Preston Guild Hall

Prestonian blogger River’s Edge has had an outburst relating to the safe-guarding of Preston Guild Hall. Despite Preston City Council suffering one of the largest funding cuts – over £5m lost in two years – all three parties in Preston Town Hall, Labour, Liberal Democrats and the ruling Conservatives, have worked together in ensuring a budget which secures Preston’s Guild Hall as a venue for music, plays and comedians.

I agree with River’s Edge view that “[c]reating and enjoying theatre, music and dance are activities that can mean the difference between civilisation and dull quotidian existence.” The news that future Guild Hall productions will have a greater emphasis on local productions proves that Town Hall members are dedicated to keeping local theatre groups and local technicians in guaranteed employment. There is still a guarantee of big names being signed – so the best in national figures and local productions will continue to appear side-by-side. Even the Pantomime is secured. We could have the Chuckle Brothers again! Or Paul Dannan….Oh, wait, no, no..Not after last time…

The figures are clear. The Guild Hall complex costs over £1 million to run and maintain, and the last two years has seen consecutive losses of £1 million each. The financial pressures on Preston Council and taxpayers cannot be put to one side. Preston has secured, through some very difficult choices, the continued opening of both leisure centres at Fulwood and West View, and maintained the future of the Guild Hall, whilst suffering the severe central Government cuts.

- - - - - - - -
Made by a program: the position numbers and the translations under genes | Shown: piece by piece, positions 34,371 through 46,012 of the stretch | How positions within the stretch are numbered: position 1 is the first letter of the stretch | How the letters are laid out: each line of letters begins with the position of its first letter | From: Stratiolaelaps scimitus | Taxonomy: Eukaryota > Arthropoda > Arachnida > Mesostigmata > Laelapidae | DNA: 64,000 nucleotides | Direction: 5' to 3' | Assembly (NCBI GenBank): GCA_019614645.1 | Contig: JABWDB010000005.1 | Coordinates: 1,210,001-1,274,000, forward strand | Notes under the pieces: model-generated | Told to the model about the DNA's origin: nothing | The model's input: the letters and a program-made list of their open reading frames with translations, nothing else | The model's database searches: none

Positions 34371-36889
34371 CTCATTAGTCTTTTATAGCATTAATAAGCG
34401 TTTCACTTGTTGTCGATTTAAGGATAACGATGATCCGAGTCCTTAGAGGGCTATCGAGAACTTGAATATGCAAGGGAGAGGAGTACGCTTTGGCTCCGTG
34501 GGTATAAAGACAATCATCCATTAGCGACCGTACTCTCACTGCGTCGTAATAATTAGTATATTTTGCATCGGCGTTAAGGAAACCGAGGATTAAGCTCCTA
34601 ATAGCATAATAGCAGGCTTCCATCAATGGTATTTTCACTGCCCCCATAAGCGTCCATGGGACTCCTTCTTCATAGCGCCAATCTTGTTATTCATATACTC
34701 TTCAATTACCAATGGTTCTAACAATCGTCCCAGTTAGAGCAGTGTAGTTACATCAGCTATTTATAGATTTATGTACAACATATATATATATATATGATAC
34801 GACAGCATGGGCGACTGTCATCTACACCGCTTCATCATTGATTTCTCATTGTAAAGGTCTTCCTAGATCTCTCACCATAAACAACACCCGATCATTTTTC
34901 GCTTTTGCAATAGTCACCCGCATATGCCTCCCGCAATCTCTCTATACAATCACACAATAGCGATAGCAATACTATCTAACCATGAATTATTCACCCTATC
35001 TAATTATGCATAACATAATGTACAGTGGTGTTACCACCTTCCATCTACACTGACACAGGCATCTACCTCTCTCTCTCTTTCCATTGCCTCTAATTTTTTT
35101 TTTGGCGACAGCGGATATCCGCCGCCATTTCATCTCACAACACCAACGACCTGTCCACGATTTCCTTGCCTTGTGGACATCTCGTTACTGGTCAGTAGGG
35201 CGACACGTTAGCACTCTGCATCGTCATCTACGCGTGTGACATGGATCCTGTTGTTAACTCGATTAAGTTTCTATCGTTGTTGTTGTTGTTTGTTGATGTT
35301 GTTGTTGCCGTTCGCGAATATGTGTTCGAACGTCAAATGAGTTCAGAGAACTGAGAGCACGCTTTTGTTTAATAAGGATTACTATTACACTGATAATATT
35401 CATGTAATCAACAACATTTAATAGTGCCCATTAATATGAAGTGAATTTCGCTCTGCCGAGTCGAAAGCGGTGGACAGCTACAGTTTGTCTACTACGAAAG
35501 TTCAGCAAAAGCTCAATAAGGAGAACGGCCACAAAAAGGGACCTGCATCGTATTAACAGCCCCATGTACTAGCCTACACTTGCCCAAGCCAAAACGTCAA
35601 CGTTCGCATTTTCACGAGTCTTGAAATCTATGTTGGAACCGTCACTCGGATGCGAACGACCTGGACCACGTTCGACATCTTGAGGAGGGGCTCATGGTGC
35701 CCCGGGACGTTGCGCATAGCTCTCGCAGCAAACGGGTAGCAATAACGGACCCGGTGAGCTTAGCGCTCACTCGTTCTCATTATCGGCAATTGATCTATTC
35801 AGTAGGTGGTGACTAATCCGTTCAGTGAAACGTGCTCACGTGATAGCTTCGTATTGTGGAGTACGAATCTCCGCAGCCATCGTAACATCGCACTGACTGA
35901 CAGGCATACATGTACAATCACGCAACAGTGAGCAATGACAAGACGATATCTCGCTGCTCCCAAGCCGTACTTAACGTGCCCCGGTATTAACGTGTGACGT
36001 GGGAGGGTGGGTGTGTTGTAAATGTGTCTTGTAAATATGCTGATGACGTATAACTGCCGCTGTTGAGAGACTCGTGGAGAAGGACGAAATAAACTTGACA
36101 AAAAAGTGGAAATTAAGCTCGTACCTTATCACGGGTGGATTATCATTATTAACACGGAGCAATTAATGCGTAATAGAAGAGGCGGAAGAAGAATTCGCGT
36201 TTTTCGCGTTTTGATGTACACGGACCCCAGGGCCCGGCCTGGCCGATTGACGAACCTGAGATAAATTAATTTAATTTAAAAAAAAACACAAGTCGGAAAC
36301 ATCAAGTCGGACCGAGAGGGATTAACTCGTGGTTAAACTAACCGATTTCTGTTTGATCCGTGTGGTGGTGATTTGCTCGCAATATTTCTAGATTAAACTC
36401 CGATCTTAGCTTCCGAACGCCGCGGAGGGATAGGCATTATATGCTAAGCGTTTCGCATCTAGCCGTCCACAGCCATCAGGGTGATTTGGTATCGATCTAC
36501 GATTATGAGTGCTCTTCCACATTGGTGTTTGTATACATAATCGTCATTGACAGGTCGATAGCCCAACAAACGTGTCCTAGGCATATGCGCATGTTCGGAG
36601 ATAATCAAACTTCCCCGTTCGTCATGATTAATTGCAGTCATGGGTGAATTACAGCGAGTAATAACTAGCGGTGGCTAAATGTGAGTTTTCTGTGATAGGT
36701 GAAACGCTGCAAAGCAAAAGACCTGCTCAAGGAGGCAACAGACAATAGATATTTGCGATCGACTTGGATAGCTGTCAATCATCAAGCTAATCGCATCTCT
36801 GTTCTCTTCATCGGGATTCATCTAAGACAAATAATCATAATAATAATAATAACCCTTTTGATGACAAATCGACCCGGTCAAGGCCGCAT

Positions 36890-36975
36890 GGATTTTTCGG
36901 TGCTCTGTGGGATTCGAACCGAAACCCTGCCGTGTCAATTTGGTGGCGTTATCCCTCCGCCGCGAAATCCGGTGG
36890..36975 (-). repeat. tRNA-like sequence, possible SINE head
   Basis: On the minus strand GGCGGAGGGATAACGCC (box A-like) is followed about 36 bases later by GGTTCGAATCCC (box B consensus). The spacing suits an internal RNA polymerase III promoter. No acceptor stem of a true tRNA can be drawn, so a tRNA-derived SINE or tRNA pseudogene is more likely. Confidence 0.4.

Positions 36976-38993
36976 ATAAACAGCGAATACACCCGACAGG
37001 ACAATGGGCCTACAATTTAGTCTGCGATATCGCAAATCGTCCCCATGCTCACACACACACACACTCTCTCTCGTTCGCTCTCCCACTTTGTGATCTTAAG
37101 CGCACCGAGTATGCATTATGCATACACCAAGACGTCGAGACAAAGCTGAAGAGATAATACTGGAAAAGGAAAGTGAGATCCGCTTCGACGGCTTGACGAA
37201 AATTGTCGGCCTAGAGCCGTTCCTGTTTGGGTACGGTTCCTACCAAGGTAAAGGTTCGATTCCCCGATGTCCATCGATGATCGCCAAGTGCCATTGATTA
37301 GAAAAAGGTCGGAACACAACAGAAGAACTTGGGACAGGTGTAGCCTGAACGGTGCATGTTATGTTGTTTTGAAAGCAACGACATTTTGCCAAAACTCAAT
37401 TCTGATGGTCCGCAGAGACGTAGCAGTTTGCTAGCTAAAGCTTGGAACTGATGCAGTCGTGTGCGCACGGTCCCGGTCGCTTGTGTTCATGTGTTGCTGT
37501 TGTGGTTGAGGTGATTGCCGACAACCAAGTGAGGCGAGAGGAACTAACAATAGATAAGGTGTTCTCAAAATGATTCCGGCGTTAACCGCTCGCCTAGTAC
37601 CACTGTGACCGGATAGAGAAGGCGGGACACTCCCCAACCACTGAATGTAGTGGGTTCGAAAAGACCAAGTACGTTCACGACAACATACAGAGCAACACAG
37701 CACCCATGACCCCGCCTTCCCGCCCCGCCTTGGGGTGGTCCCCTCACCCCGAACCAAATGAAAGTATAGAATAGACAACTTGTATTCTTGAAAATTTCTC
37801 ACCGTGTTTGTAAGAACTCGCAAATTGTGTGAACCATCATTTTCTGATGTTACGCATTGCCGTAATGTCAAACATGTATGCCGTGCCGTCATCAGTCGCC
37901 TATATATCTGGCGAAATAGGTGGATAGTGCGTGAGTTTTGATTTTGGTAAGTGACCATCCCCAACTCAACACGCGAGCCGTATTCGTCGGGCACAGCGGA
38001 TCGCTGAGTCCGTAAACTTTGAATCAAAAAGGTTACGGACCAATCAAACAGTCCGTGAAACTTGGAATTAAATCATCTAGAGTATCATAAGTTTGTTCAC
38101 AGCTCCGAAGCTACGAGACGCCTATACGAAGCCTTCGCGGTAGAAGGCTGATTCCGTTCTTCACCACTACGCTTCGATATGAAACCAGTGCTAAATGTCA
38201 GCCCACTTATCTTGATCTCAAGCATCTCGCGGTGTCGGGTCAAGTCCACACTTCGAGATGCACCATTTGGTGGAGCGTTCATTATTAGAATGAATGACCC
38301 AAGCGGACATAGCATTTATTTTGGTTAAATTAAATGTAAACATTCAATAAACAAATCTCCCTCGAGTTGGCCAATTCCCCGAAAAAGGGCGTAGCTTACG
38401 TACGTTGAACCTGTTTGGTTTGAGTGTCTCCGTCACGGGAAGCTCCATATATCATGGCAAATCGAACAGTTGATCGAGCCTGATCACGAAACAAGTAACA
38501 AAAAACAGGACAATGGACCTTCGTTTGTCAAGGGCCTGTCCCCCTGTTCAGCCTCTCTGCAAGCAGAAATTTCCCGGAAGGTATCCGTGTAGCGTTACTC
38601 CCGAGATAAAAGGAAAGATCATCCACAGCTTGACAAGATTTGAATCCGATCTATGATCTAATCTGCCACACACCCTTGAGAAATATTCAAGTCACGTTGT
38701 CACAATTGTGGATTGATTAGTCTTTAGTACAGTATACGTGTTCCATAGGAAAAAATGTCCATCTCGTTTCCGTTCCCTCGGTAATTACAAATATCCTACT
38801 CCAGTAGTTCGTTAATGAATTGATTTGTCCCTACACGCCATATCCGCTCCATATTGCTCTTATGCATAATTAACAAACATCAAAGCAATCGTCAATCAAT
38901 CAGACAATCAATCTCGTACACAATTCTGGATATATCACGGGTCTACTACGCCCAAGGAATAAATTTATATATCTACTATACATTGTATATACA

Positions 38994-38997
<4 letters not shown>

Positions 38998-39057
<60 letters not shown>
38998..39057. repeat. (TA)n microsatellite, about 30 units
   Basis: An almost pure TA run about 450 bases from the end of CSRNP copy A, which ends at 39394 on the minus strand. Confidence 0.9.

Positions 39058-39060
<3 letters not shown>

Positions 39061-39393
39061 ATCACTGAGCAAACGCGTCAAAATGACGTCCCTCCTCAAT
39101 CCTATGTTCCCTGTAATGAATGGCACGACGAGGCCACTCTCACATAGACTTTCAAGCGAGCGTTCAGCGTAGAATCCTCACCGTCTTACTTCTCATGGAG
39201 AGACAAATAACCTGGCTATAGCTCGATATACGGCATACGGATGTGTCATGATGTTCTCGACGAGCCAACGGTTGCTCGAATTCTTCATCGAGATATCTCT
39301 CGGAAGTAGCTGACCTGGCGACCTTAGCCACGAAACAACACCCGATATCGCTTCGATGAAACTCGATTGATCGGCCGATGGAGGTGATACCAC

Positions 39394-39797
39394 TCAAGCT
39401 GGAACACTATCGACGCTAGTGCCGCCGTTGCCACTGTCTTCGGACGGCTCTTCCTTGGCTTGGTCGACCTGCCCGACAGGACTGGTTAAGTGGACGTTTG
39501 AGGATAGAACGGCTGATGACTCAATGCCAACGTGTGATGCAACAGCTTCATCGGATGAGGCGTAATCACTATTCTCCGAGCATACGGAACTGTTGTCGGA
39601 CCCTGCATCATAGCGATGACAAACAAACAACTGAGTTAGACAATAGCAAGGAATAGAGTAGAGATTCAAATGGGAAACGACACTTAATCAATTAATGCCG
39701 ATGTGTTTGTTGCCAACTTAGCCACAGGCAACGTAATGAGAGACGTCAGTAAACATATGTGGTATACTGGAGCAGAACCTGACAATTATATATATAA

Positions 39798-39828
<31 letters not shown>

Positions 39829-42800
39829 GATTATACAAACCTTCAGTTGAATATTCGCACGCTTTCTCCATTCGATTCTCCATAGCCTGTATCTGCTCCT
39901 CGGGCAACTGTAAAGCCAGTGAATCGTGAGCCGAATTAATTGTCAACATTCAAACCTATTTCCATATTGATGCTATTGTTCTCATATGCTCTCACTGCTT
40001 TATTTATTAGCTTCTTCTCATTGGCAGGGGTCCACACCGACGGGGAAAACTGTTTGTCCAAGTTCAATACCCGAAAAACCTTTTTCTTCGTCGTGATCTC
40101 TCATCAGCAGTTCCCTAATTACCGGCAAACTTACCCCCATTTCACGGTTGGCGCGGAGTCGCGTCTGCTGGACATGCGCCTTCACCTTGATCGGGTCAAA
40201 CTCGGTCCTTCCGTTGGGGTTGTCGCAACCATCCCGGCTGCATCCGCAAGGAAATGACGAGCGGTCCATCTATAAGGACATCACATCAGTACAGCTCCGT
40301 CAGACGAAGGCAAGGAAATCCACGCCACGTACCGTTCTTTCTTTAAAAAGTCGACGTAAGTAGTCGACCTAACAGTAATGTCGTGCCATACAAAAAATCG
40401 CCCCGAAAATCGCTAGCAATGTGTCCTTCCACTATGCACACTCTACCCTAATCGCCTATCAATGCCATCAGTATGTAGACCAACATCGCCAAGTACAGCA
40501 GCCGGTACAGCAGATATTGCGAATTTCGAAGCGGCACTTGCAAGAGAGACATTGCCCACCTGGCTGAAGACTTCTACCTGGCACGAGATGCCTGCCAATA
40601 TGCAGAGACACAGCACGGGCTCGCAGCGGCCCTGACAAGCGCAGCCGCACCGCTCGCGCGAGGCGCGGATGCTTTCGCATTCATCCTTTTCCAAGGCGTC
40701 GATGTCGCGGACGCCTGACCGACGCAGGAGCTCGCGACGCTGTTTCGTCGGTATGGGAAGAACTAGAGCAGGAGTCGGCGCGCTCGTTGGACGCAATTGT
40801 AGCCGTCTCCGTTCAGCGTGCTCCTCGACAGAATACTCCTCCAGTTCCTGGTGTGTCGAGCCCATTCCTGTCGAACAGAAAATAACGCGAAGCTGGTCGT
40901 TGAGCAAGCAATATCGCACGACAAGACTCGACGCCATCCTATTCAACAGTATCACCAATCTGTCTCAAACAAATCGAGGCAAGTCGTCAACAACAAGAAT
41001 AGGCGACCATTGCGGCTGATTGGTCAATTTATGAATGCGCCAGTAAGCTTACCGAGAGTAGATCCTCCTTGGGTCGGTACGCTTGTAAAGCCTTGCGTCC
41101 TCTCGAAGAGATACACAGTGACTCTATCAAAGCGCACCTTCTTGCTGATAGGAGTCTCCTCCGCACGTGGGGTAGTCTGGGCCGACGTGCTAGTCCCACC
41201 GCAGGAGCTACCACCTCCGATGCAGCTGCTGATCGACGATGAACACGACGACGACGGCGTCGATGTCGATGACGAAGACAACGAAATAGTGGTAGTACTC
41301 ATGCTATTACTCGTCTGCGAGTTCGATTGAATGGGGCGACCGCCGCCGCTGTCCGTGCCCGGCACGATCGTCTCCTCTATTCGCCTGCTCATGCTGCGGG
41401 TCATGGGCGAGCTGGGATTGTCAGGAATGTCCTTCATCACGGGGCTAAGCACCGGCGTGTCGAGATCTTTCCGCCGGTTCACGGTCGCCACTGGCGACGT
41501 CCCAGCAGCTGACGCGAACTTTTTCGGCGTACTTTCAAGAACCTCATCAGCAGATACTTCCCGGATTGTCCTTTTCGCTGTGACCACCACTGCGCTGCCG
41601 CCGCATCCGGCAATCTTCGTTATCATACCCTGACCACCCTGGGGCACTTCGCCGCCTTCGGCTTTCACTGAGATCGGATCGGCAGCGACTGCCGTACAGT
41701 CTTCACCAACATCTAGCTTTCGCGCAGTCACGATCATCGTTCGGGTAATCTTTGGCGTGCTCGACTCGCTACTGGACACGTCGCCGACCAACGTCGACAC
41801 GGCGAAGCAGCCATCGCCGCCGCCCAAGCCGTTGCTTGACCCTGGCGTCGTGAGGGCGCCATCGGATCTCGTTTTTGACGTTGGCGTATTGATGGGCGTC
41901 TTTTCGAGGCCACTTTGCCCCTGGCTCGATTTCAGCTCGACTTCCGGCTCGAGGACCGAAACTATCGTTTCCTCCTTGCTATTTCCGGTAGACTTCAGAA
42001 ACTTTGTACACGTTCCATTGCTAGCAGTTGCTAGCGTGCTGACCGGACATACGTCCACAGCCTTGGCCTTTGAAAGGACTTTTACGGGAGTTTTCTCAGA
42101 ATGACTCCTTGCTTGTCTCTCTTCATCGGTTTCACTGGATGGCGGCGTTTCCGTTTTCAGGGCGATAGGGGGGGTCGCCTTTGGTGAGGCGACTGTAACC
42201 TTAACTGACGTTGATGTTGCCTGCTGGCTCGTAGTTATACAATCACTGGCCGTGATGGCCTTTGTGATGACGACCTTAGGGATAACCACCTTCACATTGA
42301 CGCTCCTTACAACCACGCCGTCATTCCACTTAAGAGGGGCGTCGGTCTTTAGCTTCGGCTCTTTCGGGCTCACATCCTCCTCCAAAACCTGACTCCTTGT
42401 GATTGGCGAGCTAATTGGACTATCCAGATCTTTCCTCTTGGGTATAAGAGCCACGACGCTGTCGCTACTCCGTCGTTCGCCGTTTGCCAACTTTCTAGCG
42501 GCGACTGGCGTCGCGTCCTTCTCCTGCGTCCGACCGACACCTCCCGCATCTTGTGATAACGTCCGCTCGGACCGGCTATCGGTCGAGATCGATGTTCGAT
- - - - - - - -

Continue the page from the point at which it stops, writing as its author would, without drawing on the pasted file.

Preston’s Guild Hall is more than just its Charter Theatre – the complex has room for improvements and expansions which would help our city in its aim to become “The Third City of the North West”. Some expansion plans will need to be mothballed, others explored through co-operations with third parties and local enterprise. Its ‘grotty’ side, that which used to be Morrisons leading to the Bus Station, is as bad an advert for Preston as anything I could imagine; surely the Council or the Guild Hall management can explore ways to brighten up this section without breaking the bank?

The reality is all three parties in Preston agree that a closed Guild Hall would be infinitely worse than one cut back to help balance the books. As somebody with the threat of redundancy over my own head, I know the sinking sensation in the stomach which comes from job uncertainty, and I can think of nobody within Town Hall who wants to deliver the worst news to staff currently working within the Guild Hall. There are avenues to explore and I hope the pain today can soon be over. We still have a venue to attract tourists, and ultimately money to help rebuild the shaky economy.

It’s refreshing that all three parties are getting somewhere with working within the financial realities for the city. Here’s hoping continued cross-party attitudes can carry on whilst the need for such attitudes is required…

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City licking

Awarding city status to Preston has had the long term effects similar to giving the OBE to a dinnerlady; welcome recognition with no tangible improvement.

Preston is a great place, and I defend it whenever up against the usual insults (nobody gets within pen throwing distance of criticising the Bus Station when I’m in ear-shot, and don’t get me started on the Football Museum…).